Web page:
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Chapter 3

PSY220Ch.3 Social Beliefs.docx

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Department
Psychology
Course Code
PSY220H5
Professor
Dax Urbszat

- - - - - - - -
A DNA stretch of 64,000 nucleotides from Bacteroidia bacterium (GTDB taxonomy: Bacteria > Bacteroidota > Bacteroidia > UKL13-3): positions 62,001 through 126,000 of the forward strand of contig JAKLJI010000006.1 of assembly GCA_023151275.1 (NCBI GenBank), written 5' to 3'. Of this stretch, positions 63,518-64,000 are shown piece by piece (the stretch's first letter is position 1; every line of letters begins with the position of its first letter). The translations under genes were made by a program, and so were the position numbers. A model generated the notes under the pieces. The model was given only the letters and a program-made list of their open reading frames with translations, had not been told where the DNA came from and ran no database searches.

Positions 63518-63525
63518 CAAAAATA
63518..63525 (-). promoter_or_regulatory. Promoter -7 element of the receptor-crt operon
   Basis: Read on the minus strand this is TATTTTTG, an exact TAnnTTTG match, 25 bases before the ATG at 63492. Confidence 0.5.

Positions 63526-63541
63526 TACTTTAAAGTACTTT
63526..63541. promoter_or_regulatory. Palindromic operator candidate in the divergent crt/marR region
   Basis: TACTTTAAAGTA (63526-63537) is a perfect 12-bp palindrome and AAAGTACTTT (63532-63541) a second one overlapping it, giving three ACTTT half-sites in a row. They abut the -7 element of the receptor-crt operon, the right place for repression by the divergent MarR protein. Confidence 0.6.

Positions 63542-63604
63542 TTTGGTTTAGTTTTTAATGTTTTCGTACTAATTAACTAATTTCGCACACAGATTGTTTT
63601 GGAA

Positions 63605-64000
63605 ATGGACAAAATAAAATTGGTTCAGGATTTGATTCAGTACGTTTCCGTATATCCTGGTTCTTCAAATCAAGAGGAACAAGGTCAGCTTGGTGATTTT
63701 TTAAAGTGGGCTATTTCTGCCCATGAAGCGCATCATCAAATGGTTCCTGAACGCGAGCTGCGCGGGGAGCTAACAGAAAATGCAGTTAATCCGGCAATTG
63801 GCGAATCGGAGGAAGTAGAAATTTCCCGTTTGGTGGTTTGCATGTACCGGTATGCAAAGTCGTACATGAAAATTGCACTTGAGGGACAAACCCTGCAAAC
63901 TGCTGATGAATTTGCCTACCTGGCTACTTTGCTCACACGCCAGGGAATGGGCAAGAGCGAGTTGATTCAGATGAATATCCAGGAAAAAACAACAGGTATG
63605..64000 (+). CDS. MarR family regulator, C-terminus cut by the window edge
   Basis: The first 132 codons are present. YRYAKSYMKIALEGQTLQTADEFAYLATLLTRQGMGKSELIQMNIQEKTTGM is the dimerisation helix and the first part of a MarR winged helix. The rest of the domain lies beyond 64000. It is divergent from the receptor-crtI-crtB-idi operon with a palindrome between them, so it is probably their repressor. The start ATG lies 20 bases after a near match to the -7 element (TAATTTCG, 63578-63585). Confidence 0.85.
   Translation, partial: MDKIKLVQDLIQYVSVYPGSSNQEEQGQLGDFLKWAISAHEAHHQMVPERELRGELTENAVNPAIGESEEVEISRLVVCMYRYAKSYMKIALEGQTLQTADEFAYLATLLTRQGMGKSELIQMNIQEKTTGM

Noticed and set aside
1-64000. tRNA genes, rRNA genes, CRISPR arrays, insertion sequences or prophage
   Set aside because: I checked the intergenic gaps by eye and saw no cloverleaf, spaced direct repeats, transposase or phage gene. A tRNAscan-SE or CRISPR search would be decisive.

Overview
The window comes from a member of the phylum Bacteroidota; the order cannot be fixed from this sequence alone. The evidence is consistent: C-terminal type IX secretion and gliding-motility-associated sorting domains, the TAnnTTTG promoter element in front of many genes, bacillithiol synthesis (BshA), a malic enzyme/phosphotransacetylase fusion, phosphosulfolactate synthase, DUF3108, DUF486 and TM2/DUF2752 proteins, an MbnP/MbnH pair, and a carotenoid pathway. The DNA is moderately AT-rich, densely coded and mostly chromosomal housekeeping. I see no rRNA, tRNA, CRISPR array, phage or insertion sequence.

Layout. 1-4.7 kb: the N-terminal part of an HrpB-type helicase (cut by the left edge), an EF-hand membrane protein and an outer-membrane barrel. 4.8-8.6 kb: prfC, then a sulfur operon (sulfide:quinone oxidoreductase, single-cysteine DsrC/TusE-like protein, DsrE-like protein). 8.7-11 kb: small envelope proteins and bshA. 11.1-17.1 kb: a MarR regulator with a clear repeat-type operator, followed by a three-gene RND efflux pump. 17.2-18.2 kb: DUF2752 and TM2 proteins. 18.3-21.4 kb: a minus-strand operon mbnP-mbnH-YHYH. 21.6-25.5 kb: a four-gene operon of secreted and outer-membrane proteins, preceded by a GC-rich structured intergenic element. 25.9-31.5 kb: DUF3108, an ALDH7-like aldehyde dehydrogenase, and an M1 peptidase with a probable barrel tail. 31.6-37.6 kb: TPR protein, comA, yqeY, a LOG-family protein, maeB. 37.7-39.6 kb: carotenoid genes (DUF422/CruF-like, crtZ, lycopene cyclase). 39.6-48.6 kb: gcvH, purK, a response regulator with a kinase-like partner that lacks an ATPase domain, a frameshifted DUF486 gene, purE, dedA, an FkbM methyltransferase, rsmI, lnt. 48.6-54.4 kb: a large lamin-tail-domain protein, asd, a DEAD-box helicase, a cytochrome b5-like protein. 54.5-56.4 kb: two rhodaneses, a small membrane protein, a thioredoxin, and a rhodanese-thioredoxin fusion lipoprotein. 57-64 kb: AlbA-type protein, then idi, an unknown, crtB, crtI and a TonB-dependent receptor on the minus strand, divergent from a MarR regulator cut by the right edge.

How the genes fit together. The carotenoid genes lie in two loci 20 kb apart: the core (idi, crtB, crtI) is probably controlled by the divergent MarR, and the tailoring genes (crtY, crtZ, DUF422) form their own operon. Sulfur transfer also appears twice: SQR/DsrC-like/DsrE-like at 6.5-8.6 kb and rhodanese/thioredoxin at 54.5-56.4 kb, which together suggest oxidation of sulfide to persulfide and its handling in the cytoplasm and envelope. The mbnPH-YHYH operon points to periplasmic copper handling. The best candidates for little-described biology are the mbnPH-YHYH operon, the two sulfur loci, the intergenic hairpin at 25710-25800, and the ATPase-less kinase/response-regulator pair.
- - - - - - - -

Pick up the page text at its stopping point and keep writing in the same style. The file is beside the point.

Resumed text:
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PSY230 Chapter 3 Social Beliefs and Judgments This Chapter describes how we perceive, judge and explain our social worlds PERCIEVING OUR SOCIAL WORLDS  Striking research reveals the extent to which our assumptions and prejudgments can bias our perceptions, interpretations and recall  The overarching point: we respond not to reality as it is but to reality as we construe it Priming: activating particular associations in memory  Our memory is a web of associations, and priming is the awakening or activating of certain associations  Priming effects surface when the stimuli are presented subliminally – too briefly to be perceived consciously. What’s out of sight may not be completely out of mind. PERCIEVING AND INTERPRETING EVENTS - people everywhere perceive media and mediators as biased against their position Kulechov effect: film makers control people’s perceptions of emotion by manipulating the setting in which they see a face - When we say something good or bad about someone else, people will end to associate that trait with us – a phenomenon they called – spontaneous trait transference - Call someone a jerk and folks may later construe YOU as one - Describe someone as sensitive loving and compassionate and you may seem more so - Our beliefs and schemas are so important; they shape our interpretation of everything BELIEF PERSEVERENCE Belief Perseverance: persistence of your initial conceptions, as when the basis for your belief is discredited but an explanation of why the belief might be true survives o Experiments show that the more we examine our theories and explain how they might be true, the more closed we become to information that challenges our belief PSY230 o However, explaining why an opposite theory might be true reduces are eliminates belief perseverance CONSTRUCTING MEMORIES OF OURSELVES AND OUR WORLDS “ Science has proven the accumulated experience of a lifetime is preserved perfectly in your mind”  Psychological research has proved the opposite  Rather we construct memories at the time of withdrawal, we can easily revise our memories to suit our current knowledge Misinformation effect: incorporating misinformation into one’s memory of the event, after witnessing after witnessing an event and then receiving misleading information about it. (Elizabeth Loftus) Ex. They recall a yield sign as a stop sign RECONSTRUCTING PAST ATTITUDES  People whose attitudes have changed often insist that they have always felt much as they now feel  People often exhibit rosy retrospection- they recall mildly pleasant events more favorable then they experienced them  With any positive experience, some of the pleasure resides in the anticipation, some in the actual experience, and some in the rosy retrospection RECONSTRUCTING PAST BEHAVIOUR  We under report bad behavior and over report good behavior  Our memories reconstruct other sorts of past behaviors SUMMING UP” PERCIEVING OUR SOCIAL WORLDS 1. Our schemas and preconceptions strongly influence how we interpret and remember events. In a phenomenon called priming, people’s judgments have striking effects on how they perceive and interpret information 2. Other experiments have planted judgments or false ideas in people’s minds after they have been given information. These experiments reveal that as before the fact judgments, bias our perceptions and interpretations, so after the fact judgments bias our recall 3. Far from being a repository for facts about the past, our memories are actually formed when we retrieve them; they are subject to strong influence by the attitudes and feelings we hold at the time of retrieval PSY230 JUDGING OUR SOCIAL WORLDS INTUITIVE JUDGEMENT Intuition: immediately knowing something without reasoning or analysis The Power of Intuition  We know more then we know we know  Our thinking is partly controlled and partly automatic Controlled processing: “explicit” thinking that is deliberate, reflective, and conscious Automatic processing: “implicit” thinking that is effortless, habitual and without awareness roughly corresponds to “intuition” (occurs off-stage) Examples of Automatic thinking: 1. Schemas: how we interpret certain situations 2. Emotional reactions Info from eyes ears  thalamus  emotional control center (amygdala)  before the thinking cortex has had a chance to intervene 3. Expertise OVERCONFIDENCE Overconfidence phenomenon: the tendency to be more confident than correct – to overestimate the accuracy of one’s belief o Incompetence feeds overconfidence Confirmation bias: the tendency to search for information that confirms one’s preconceptions o People tend not to seek information that might disprove what they believe o Prompt feedback successfully reduces the overconfidence bias o To reduce “planning fallacy” overconfidence, people can be asked to “unpack” a task- to break it into its subcomponents – and estimate the time required for each o Third way to reduce overconfidence is to ask ppl to think of one good reason why their judgments might be wrong HEURISTICS: MENTAL SHORTCUTS Heuristic: a thinking strategy that enables quick, efficient judgments  ex. for
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